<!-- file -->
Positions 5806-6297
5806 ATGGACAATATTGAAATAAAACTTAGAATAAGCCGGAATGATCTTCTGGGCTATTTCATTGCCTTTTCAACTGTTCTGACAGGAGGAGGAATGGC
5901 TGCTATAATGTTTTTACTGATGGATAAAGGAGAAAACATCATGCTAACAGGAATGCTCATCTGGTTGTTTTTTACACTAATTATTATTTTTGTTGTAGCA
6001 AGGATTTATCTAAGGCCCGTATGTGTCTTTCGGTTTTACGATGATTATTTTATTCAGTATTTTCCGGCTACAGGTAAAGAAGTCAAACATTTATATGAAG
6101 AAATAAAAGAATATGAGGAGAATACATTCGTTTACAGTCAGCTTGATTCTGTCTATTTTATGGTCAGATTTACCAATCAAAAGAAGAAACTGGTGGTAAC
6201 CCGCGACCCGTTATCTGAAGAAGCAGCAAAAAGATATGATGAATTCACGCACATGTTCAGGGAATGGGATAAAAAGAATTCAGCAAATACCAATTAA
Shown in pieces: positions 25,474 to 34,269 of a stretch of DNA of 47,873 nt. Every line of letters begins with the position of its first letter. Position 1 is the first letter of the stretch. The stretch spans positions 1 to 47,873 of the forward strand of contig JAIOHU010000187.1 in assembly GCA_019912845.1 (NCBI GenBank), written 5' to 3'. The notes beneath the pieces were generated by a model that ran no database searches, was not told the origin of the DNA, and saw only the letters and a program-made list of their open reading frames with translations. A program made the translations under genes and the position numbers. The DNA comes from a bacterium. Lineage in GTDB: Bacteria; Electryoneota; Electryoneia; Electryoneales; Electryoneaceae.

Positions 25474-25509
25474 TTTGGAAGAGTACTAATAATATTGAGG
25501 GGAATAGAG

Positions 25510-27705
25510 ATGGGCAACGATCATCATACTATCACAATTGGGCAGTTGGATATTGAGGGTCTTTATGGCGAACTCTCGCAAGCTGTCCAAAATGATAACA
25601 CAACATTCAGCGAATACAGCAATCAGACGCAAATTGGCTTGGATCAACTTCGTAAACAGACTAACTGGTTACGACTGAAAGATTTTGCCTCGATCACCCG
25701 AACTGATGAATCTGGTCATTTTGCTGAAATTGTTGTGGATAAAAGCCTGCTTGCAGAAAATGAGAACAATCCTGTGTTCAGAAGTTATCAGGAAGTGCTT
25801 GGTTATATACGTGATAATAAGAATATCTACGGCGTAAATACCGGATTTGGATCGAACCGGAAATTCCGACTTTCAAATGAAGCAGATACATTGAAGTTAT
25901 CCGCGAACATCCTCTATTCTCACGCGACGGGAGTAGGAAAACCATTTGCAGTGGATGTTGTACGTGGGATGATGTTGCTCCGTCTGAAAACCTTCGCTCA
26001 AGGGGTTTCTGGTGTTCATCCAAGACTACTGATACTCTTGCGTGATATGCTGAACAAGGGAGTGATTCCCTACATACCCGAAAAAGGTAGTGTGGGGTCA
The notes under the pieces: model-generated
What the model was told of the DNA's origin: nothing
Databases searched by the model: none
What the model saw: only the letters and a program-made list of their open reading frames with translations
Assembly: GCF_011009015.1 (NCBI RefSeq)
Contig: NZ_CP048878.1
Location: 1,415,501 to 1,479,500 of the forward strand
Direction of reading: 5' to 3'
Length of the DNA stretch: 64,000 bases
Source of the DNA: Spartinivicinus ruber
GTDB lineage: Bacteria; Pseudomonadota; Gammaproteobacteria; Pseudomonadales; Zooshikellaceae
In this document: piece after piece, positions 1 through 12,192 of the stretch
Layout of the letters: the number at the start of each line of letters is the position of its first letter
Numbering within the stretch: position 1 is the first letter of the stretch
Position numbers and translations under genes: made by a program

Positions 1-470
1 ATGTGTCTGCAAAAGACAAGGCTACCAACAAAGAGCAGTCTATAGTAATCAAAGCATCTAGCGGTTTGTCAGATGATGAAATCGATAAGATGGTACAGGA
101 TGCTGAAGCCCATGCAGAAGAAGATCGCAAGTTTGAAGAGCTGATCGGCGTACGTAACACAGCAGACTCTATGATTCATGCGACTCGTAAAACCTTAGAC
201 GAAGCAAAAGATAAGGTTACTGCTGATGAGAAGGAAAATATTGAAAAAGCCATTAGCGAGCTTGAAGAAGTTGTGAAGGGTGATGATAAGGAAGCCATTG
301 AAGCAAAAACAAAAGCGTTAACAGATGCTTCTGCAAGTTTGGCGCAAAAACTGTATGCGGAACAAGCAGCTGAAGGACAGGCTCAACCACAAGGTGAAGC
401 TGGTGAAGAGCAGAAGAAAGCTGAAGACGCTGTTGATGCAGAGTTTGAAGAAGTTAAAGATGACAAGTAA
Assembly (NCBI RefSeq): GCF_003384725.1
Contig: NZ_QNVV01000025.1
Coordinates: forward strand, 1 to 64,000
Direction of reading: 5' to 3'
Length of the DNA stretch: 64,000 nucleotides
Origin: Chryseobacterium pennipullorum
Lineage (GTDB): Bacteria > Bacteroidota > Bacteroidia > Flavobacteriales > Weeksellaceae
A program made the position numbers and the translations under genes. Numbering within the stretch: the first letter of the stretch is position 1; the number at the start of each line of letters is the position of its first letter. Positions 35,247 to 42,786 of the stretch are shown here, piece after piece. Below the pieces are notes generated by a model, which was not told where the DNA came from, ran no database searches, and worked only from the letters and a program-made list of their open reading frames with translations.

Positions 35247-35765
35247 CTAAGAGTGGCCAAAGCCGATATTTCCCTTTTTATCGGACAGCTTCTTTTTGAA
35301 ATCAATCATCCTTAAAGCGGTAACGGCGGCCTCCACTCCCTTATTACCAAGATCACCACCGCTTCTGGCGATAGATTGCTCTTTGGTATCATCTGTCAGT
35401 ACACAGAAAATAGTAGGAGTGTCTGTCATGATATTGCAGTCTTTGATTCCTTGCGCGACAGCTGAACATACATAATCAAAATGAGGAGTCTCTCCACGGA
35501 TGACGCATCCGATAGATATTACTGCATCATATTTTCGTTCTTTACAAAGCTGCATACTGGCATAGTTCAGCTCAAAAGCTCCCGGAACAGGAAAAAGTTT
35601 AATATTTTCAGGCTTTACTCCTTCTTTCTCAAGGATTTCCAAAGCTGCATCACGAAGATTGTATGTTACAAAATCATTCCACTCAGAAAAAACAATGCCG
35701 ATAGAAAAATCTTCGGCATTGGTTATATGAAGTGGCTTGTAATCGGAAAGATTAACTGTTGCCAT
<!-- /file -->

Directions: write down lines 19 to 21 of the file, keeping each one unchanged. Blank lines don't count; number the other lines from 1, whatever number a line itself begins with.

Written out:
What the model was told of the DNA's origin: nothing
Databases searched by the model: none
What the model saw: only the letters and a program-made list of their open reading frames with translations